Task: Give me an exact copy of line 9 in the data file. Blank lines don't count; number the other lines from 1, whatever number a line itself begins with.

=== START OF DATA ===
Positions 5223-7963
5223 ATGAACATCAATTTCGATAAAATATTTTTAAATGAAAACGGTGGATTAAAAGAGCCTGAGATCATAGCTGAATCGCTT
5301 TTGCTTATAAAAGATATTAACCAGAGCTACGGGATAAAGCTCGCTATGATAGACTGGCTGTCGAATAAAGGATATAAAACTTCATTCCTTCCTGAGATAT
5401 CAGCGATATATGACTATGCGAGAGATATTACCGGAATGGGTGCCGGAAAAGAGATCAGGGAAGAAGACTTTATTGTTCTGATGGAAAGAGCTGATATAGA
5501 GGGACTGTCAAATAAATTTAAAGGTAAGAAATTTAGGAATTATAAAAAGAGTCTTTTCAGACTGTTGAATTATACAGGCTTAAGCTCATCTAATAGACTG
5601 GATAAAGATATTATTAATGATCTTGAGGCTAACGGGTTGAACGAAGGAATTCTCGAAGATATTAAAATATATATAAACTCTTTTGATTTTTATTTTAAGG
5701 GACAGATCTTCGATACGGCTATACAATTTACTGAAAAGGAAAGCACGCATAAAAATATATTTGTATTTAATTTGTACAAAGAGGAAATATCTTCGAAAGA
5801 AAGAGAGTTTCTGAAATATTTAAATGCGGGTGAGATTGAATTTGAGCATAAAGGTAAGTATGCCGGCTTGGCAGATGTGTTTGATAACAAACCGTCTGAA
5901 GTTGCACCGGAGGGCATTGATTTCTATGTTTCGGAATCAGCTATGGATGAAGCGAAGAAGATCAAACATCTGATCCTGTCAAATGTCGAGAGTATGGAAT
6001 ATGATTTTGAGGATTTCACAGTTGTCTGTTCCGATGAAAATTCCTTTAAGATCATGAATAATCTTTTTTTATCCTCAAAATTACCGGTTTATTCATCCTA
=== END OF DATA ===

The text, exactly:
5901 GTTGCACCGGAGGGCATTGATTTCTATGTTTCGGAATCAGCTATGGATGAAGCGAAGAAGATCAAACATCTGATCCTGTCAAATGTCGAGAGTATGGAAT